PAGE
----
As a frequent Metro and bus commuter, I always get really curious about what people are reading on their commute. I occasionally have the urge to applaud strangers on their book choices if I find them especially riveting, but I’m also a strong believer in public transportation etiquette so I refrain.
But for those who feel the same way as I do, fear not. Last year, the ATP team brought our top five commute reads. Now, we welcome you to our imaginary reading nook to share our favorite books of 2017.
In the Unlikely Event by Judy Blume (Historical Fiction)
The in-depth storytelling makes this Judy Blume book a great read as the book is focused on an actual event that took place in Elizabeth, NJ in the 1950's. Definitely read if you want to really see how much the airline industry has changed. Maybe pass it if you're already paranoid and afraid of flying. Definitely don't read it on a plane. – Maggie Awad
Born a Crime by Trevor Noah (Autobiography)
Trevor Noah narrates his autobiography that details his life growing up during apartheid and after it ended as someone who was half white and half black, where his birth “violated any number of laws, statutes and regulations.” Highly recommend it as an Audiobook. – Sheila McGraw
The Undoing Project by Michael Lewis (Biographical, Social Science)
This book describes the creation of behavioral economics by Amos Tversky and Daniel Kahneman. It describes the basic concepts of a normally dense subject in engaging terms by focusing on the lives of the two men who invented the school of thought. This book is a great introduction to the ideas behind our buying choices and throughout life. – Ross Matters
1Q84 by Haruki Murakami (Fiction)
1Q84 is a play on words on 1984, like the title of George Orwell's novel, but it's not exactly about a dystopic utopia. It deals with the characters slipping seamlessly into a parallel universe and their realization and struggle to get back to their original world. Each chapter switches between the two main characters' perspectives, and I really enjoyed Murakami's portrayals of them. It was definitely an interesting read; I’d recommend reading it on a Kindle. – Christy Lee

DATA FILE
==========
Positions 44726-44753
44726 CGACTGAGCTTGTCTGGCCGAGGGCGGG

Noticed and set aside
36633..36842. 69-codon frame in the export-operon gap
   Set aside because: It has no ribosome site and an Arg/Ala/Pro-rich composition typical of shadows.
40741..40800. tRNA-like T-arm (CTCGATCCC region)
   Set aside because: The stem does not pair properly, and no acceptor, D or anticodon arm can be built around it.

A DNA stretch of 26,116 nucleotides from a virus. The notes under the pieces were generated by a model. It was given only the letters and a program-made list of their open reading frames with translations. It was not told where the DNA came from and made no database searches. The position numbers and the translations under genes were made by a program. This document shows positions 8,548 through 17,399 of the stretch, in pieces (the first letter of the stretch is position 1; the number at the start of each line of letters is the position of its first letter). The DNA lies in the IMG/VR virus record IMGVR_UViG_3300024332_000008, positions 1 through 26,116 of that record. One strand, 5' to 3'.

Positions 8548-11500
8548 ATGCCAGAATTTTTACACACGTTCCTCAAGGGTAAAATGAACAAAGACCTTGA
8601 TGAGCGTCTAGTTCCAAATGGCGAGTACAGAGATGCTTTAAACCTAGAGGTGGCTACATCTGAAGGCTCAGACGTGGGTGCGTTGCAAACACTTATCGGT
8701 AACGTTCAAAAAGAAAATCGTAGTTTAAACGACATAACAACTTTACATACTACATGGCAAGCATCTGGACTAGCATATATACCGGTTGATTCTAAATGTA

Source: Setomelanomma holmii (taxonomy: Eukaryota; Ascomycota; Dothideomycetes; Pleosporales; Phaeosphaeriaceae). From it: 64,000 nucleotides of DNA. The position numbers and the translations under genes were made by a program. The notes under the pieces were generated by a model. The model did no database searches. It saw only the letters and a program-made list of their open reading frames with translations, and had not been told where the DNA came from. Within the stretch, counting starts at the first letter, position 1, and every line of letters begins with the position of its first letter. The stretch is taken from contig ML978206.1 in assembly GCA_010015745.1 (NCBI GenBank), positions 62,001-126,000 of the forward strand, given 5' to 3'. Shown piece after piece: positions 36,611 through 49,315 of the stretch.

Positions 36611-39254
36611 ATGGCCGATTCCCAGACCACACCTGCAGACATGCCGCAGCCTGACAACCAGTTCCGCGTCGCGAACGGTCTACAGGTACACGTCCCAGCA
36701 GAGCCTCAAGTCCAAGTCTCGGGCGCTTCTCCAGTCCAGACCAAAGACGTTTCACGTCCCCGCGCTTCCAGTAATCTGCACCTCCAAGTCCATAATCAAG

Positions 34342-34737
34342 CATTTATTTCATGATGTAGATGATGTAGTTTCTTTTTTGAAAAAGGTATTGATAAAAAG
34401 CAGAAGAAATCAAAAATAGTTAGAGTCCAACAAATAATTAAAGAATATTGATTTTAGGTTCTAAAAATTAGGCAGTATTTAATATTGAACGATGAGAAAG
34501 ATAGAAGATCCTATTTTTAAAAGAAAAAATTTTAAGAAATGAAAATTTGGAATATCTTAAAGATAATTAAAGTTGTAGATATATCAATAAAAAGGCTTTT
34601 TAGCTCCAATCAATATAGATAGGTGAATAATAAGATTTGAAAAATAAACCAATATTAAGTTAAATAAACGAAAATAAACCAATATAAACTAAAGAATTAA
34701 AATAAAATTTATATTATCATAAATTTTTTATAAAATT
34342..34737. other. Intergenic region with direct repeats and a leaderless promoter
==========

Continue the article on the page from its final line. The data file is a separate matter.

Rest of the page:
How to Read Literature like a Professor by Thomas Foster (Literary Criticism)
Yes, homework for your commute but stick with me. This is a very encouraging, down-to-earth breakdown of how to maneuver through literature and peek into the mind of an author. Whether you are an avid reader or are struggling through a book club novel, this is a great commute read. – Claudia Pors
- Deliverance by James Dickey (Fiction - or at least we hope)
- The Devil in the White City: Murder, Magic, and Madness at the Fair that Changed America by Erik Larson (History, true crime)
- Life of Pi by Yann Martel (Fiction)
- All the Light We Cannot See by Anthony Doerr (Historical fiction)
- The Boys in the Boat by Daniel James Brown (Non-fiction)
Share Your Reading Adventures
We truly are curious to know what Arlington is reading on the go. Tag us @ATPCommutes on Twitter to let us know what you think of your latest book.
Photo Credit: Sam Kittner/Kittner.com for Arlington Transportation Partners